While it is not entirely clear WHICH claims this new “Interim Final Rule” will apply to, the rule itself states this:

“This interim final  rule is effective August 4, 2014.  The provisions of this interim final rule shall apply to all  applications for benefits that are  received by VA or that are pending  before the agency of original jurisdiction  on or after the effective date of this  interim final rule. The Secretary does  not intend for the provisions of this  interim final rule to apply to claims that  have been certified for appeal to the  Board of Veterans’ Appeals or are  pending before the Board of Veterans’ Appeals, the United States Court of  Appeals for Veterans Claims, or the  United States Court of Appeals for the  Federal Circuit.”

I’m going to read a bit more about this and get you more information, but at first glance, it appears that if you are claiming a mental health condition and your appeal has not yet been certified to the BVA, you may have to go all the back to the Regional Office to get a new diagnostic exam.

5 Comments

  1. josh

    I was was diagnosed with PTSd by a licensed doctor but when I filed my claim I am told by a social worker for the VA I have anxiety according to the new book. Since when does a doctor get over taken by a social worker. I have black outs, violent dreams and such and according to the test u are put through I have signs but I cannot recall all events cuz I choose to forget them but my wife and kids live me eposoides everyday. Since when do they not count. Then to get told you knew what you signed up for. What the heck?

    Reply
  2. Thomas

    I confronted Mr. Zarembo about his sources, he claims he used journal articles, I told give me the cite information because I have access to large databases via graduate school. Now he is stonewalling me. I serious doubt I will ever hear back from him. But he wanted to know whom I worked for, I told him I am a student doing a report. I wouldn’t doubt he works for the government.

    Reply
    • Chris Attig

      Thanks for the feedback, Thomas…I too emailed Mr. Zarembo and have heard only crickets.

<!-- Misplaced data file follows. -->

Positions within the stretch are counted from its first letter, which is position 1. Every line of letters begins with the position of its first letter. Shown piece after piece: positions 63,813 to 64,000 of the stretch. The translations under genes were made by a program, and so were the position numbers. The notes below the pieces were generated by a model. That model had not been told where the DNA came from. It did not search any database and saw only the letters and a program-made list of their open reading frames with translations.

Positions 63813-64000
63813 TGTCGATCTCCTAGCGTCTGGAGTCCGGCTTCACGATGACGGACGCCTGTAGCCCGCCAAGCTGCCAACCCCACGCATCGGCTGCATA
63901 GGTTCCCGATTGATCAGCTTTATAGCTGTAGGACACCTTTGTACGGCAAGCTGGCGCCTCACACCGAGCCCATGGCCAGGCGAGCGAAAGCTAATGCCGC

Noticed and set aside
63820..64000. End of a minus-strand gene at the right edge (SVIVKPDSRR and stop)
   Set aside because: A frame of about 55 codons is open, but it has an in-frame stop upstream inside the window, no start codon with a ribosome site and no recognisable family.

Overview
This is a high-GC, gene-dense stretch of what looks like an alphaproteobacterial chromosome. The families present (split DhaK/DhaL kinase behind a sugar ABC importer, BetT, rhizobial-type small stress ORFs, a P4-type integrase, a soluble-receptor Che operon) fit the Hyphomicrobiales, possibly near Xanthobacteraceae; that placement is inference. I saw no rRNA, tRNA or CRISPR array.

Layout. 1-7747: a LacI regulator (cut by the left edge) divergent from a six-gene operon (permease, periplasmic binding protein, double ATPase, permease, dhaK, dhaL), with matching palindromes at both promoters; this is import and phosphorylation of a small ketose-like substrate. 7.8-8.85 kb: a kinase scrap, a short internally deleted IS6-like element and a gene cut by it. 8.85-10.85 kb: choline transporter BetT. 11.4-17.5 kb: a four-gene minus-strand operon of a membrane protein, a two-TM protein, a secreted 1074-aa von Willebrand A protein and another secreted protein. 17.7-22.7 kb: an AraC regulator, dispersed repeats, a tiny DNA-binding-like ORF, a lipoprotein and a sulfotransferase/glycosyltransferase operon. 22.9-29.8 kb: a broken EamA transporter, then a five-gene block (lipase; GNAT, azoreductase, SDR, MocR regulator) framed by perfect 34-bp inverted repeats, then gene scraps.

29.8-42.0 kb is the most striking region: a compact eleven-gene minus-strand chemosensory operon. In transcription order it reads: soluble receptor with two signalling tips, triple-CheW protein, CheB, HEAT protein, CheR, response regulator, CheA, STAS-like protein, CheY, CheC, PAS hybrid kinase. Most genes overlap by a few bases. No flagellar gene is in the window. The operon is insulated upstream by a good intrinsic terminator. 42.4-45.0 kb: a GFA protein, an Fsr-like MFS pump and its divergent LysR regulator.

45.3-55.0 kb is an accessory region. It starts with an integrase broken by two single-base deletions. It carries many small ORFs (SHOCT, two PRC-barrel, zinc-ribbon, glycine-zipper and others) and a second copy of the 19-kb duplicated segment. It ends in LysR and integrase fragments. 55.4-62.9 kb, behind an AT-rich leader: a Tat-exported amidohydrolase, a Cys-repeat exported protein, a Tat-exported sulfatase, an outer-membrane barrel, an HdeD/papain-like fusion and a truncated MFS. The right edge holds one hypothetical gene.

I admire reporters that take on tough stories – even those that I disagree with. What I have no respect for are “writers” that appear to be nothing more than the mouthpiece for the VA doctors leading the charge against PTSD claims.

      Let us know if Mr. Zarembo ever mails his sources to you. I doubt he will – he doesn’t have those sources or he’d share them with you – but let me know anyway.

      Chris

      Reply
  3. Oswaldo Joubert

    This is not new, I’ve known about this adoption rule for atleast a year now and the diagnosis isn’t anything that a PTSD veteran will not pass as a diagnosis for PTSD. So not to worry, if you are being treated or in mental health in the VA or attempting to and you have a PTSD diagnosis it really shouldn’t change much. Don’t let these VA sympathizers and assholes that never served scare you off or give you second thoughts…for they are as I’ve encountered just assholes who for some ungodly reason have this jealousy streak inside them because they didn’t serve out of cowardice and dislike for the government they work for.

    Reply
  4. ernie miller

    As usual Chris. your article about the new mental health rules is informative and disturbing.I recently received a 30% PTSD rating which I think is fair.The money that I get,however, does not stop my recurrent dreams.USMC-RVN,64,65,67.

    Reply

Submit a Comment

Your email address will not be published. Required fields are marked *

This site uses Akismet to reduce spam. Learn how your comment data is processed.

x
2
Posts Remaining